Reader Rant: I am a gay OBcian. I noticed with broad interest that this blog published a photo and short commentary on some recent anti-gay graffiti in Ocean Beach. One commenter even pointed out the obvious hate slur in a piece of graffiti – but it brought out the usual response, variations on “No, you’re wrong.”
Some gay men address each other as “fag” in the same diminutive and familiar way as some black people address each other with the “n-word”. Words like “fag”, “faggot” and “queer” should not be used by straight people to describe gay people, just as the “n-word” should not be used by white people to describe black people. These words are sometimes used within a group, but should never be used from outside the group. When coming from outside the group, they are an expression of hate and intolerance for that group, even if not intended that way.
Younger people who did not live through the civil rights movement or the gay liberation movement tend to use hate slurs in a very cavalier way. They don’t know how much hate is packed into those words, so they just toss them around like it was nothing. Their lack of knowledge does not excuse their use of hate slurs.
Just to illustrate how far gay liberation still has to go, consider this: How would the community have responded if that graffiti had been the “n-word”?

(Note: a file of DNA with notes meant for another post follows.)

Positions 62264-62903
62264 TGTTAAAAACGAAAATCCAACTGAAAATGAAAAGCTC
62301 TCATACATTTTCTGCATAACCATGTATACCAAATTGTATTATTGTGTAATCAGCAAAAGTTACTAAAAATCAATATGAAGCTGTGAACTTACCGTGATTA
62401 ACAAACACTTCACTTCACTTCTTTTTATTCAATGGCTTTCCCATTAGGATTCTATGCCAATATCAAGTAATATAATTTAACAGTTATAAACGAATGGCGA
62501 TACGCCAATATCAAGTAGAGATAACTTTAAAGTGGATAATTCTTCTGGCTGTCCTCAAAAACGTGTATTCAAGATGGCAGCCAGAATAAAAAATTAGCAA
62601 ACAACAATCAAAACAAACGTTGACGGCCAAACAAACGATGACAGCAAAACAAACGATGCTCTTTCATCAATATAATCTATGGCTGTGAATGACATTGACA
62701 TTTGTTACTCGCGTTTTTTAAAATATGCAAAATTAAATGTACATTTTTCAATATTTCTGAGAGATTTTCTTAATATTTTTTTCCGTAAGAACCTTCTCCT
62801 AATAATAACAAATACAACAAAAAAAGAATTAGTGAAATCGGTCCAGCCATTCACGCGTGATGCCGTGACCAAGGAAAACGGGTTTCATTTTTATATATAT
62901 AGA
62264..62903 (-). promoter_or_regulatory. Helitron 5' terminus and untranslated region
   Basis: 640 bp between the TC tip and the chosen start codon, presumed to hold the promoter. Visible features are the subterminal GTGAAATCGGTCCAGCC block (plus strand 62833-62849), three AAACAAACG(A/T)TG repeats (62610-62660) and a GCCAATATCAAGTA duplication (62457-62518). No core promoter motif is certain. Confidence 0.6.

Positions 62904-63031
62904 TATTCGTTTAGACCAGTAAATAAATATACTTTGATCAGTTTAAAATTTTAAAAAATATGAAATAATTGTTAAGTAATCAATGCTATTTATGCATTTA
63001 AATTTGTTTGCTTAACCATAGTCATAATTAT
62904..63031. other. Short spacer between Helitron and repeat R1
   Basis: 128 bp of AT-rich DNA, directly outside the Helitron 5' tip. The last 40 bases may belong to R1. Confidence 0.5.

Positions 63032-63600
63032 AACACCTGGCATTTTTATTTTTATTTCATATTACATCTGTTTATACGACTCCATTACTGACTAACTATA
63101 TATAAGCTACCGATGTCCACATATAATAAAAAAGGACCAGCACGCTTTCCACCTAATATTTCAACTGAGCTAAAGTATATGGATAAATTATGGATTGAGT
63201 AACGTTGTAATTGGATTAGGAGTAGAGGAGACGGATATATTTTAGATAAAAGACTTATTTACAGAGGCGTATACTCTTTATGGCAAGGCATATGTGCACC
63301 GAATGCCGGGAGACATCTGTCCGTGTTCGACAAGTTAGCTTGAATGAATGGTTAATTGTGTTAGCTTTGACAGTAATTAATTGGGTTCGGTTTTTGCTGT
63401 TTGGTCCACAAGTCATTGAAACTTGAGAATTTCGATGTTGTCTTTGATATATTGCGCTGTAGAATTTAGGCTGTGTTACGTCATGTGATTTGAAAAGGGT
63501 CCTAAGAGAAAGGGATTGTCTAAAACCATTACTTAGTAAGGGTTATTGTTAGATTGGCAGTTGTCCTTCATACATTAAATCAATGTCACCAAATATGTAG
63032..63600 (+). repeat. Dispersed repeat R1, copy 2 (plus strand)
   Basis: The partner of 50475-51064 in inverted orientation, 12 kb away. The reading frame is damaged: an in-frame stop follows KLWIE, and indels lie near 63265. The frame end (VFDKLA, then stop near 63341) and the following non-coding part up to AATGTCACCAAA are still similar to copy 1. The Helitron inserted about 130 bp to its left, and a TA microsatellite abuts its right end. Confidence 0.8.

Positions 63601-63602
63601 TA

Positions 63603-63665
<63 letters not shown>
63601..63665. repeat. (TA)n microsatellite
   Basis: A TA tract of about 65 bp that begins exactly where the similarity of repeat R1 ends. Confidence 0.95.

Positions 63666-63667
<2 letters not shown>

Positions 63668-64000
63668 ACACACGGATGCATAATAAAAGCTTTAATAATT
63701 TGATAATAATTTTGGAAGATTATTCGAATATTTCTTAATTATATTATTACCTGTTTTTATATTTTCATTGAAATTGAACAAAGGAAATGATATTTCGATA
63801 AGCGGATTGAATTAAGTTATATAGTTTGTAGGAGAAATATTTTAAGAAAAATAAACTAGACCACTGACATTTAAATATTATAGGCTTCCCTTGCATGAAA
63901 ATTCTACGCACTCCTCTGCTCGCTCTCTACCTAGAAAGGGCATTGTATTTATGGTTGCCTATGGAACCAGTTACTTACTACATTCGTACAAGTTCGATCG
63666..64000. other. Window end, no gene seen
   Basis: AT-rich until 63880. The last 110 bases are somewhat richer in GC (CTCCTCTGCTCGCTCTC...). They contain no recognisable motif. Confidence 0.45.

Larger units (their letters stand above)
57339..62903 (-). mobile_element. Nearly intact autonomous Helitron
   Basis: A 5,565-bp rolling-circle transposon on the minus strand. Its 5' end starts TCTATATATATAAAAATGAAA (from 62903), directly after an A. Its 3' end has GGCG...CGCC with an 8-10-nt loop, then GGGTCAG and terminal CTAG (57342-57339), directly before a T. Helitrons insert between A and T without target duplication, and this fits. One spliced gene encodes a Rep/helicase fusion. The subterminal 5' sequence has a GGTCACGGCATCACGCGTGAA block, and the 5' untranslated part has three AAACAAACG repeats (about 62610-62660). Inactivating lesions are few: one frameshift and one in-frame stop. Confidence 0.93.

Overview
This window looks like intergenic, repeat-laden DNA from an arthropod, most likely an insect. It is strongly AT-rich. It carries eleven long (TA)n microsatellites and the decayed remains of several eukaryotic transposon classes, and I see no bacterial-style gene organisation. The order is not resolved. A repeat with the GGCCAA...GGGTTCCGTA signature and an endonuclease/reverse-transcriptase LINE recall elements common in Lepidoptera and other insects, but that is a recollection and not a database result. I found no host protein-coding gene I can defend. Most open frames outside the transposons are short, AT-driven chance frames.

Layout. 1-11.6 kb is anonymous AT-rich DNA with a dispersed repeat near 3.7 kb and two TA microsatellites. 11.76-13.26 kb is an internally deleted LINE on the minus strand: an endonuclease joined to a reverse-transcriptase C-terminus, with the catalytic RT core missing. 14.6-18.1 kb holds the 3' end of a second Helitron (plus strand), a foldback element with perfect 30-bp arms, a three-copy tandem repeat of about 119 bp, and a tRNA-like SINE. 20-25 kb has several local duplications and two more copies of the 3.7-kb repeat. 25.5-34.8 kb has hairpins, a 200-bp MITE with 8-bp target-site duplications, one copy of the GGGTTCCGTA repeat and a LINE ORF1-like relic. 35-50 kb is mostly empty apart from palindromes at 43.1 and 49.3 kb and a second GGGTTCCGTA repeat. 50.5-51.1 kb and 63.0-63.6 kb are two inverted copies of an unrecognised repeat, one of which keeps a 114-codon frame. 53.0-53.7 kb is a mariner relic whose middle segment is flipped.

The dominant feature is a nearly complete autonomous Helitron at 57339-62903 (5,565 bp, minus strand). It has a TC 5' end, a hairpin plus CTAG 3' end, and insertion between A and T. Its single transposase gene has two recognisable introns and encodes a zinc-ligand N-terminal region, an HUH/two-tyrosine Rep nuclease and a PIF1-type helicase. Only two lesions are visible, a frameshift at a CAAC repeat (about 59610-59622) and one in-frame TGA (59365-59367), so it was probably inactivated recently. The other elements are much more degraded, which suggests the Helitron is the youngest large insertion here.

What if it had been a racial slur instead of sexual orientation slur? I suspect the public outcry would have been much louder and not so supportive of the graffiti artist’s right of free expression. Gay people are still “okay to hate”.
So often, when someone takes a stand, the immediate response is “No, you’re wrong”. Regardless of the facts, too many people just have to take the opposing view. How can anybody defend the use of a hate slur? That’s why I keep my mouth shut most of the time and keep my opinions to myself, to avoid the inevitable confrontation. The inevitable “no, you’re wrong” response pushes my hot button and gets me riled up. Not many people can understand the concept of disagreeing and both being right.